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Tenure/Teaching: The Pendulum Swings
A member of the faculty writes in:
Faculty hired 5-7 years ago were told explicitly that a couple of peer-reviewed articles and a book contract with a well-respected academic press was sufficient for tenure. I often used the word “humane” to describe the requirements for tenure, in that they rewarded both scholarship of a high caliber and teaching prowess. Dartmouth had a reputation as a place where work-life balance was valued, and the inconveniences associated with its rural location were offset by the benefits of raising children within a close-knit community.
Professors hired at that time are now coming up for tenure, having been mentored by department members whose curriculum vitae were far less impressive when they initially made associate. Some of my peers were pressured into service commitments that would have no bearing on tenure, and encouraged to take on projects (writing for anthologies and organizing conferences, for example) that would be time-consuming yet not lead to professional advancement. Recent tenure decisions have many members of my cohort scrambling for the exits—going on the market and taking on visiting appointments elsewhere—now that they understand that they were given a false impression of how different aspects of their trajectories would be evaluated.
I hate to say this, but many younger colleagues express regret at having agonized over their lesson plans and expended so much effort on honing their skills as classroom instructors, when a talent for teaching simply does not factor into tenure decisions. Phil Hanlon’s recent remarks on education only confirm what we already know, that Dartmouth is moving toward a corporate state university model wherein professors are retained for their “productivity”—quantity of publication over quality—and ability to bring in large grants, while underpaid adjuncts teach undergraduates.
The standalone graduate school announced in October cements Dartmouth’s movement in this direction, since teaching experience is mandatory for professionalization, and what are graduate students but an easily exploitable workforce?
I hope readers appreciate this carefully thought through and well expressed opinion. That Phil has tightened up tenure standards is a good thing — we have noted in the past that Jim Wright and his gang often granted tenure for political loyalty and social ties (to people who will be in Hanover for 30+ years stuck at the associate professor level) — but Phil’s search for prestige has gone too far: the word is out there now among tenure-track faculty members that Phil and Carolyn are looking only for prestige and publications, and teaching and mentoring students count for little or nothing.
Beyond that point, when the call goes out for faculty members to become involved in the new house system and in advising students, how do you expect junior faculty to respond? Phil is sending mixed signals here: get involved in the houses, but at tenure time don’t expect any credit for the time that you spend.
What’s a young professor to do?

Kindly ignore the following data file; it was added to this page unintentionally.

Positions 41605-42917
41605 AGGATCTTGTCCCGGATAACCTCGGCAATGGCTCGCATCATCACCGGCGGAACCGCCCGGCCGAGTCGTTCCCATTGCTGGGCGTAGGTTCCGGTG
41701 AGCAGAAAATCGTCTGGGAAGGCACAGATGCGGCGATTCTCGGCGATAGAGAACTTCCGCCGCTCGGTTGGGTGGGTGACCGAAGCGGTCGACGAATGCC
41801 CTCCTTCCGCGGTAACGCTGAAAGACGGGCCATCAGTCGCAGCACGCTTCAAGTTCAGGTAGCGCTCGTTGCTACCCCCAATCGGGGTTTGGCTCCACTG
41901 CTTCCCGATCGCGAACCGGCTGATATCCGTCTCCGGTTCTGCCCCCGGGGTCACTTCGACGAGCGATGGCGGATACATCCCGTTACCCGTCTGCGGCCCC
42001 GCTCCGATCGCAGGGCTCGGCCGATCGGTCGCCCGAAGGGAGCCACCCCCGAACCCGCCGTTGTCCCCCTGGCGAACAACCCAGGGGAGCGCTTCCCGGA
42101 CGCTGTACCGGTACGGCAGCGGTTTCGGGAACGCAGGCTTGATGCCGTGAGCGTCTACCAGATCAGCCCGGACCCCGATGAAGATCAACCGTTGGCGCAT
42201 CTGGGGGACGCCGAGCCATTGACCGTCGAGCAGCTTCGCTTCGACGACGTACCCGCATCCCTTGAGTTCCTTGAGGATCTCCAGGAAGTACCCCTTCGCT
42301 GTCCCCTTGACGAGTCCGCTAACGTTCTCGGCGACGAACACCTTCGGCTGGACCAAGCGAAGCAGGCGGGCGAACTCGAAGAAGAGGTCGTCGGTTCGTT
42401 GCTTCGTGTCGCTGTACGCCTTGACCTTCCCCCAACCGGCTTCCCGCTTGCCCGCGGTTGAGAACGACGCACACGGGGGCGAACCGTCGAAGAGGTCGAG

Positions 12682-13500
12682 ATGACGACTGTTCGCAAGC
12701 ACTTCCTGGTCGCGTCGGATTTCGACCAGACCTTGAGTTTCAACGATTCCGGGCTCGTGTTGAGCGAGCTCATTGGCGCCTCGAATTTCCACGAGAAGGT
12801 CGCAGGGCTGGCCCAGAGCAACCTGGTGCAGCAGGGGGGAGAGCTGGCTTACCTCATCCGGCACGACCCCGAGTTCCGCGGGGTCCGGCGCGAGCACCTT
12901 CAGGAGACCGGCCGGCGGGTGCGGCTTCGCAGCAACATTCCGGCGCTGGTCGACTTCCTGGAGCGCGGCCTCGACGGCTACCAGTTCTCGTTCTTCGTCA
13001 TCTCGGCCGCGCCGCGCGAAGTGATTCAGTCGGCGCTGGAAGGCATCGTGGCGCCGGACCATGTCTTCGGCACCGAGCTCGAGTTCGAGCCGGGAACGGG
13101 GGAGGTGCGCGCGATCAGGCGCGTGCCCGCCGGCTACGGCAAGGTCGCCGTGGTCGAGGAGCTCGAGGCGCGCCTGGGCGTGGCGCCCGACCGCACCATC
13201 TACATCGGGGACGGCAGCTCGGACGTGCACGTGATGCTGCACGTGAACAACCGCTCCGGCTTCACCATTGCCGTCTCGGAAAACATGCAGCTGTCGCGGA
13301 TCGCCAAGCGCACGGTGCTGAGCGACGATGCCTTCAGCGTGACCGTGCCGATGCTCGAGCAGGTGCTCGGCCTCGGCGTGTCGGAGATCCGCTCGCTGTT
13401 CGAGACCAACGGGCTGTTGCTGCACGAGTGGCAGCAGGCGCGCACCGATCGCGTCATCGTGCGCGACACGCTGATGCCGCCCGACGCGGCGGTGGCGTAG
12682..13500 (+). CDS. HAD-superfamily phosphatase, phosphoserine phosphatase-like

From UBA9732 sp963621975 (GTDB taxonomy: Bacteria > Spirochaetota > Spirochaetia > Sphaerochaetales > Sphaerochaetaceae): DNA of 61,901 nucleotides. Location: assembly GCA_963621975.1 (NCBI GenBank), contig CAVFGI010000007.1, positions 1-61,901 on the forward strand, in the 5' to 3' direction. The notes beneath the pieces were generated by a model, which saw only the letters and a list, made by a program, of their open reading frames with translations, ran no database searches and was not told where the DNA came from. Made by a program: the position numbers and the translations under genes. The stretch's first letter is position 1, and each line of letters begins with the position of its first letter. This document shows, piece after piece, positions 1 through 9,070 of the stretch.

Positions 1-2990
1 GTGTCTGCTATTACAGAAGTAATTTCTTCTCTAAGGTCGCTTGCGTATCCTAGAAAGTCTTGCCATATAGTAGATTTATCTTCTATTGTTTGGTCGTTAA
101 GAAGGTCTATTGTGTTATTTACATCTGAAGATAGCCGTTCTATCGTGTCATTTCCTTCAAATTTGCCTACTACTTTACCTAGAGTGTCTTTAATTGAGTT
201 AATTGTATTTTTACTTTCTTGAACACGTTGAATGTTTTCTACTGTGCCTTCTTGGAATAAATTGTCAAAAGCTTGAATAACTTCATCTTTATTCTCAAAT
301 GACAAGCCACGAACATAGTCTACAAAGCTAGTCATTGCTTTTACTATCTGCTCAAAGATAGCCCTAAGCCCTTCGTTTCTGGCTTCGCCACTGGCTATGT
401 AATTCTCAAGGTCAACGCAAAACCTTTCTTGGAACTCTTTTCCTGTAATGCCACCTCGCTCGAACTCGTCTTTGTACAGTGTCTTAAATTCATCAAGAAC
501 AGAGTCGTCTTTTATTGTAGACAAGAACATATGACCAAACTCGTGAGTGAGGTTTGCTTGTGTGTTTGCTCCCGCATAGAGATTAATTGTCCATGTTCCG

Addendum: A professor of some wit and no little achievement writes in:
“…a couple of peer-reviewed articles and a book contract with a well-respected academic press was sufficient for tenure.” Seriously? And what do they do in the second year?
August 14, 2013
Breaking: Of Crips and Bloods and Memories of Ghetto Parties
History repeats itself, first as tragedy and then as farce, or sometimes it just repeats itself. From the New York Times on November 30, 1998: At Dartmouth College, white students at a ”ghetto party” dressed…
June 25, 2013
Dean of the College Charlotte Johnson’s War on Students Part (2/2)
Part 1, Part 2 Today’s post again recounts the events that befell the Freshman. However, the content of the Hanover Police department report reproduced in this space yesterday is supplemented by information from my own…
October 18, 2009
When Love Beckoned in 52nd Street
We were at San Francisco’s BIX last evening, enjoying prosecco, cheese, and a bit of music. A full year of inhabitation in Northern California has unraveled to me no decent venue for proper lounging, but…
October 9, 2009
D Afraid of a Little Competish
So our colleague and Dartblog writer Joe Asch informed me that the D has rejected our cunning advertising campaign. Uh-oh. The Dartmouth is widely known as a breeding ground for instant New York Times successes,…
September 4, 2009
How Regents Should Reign
As Dartmouth alumni proceed through the legal hoops necessary to defuse a Board-packing plan—which put in unhappy desuetude an historic 1891 Agreement between alumni and the College guaranteeing a half-democratically-elected Board of Trustees—it strikes one…
August 29, 2009
Election Reform Study Committee
If you are an alum of the College on the Hill, you may have received a number of e-mails of late beseeching your input for a new arm of the College’s Alumni Control Apparatus called…
- The Dartmouth College Case
- 2007 Trustee Election
- Dartmouth Constitution
- Sunday Morning Sinatra
- The Indian Wars
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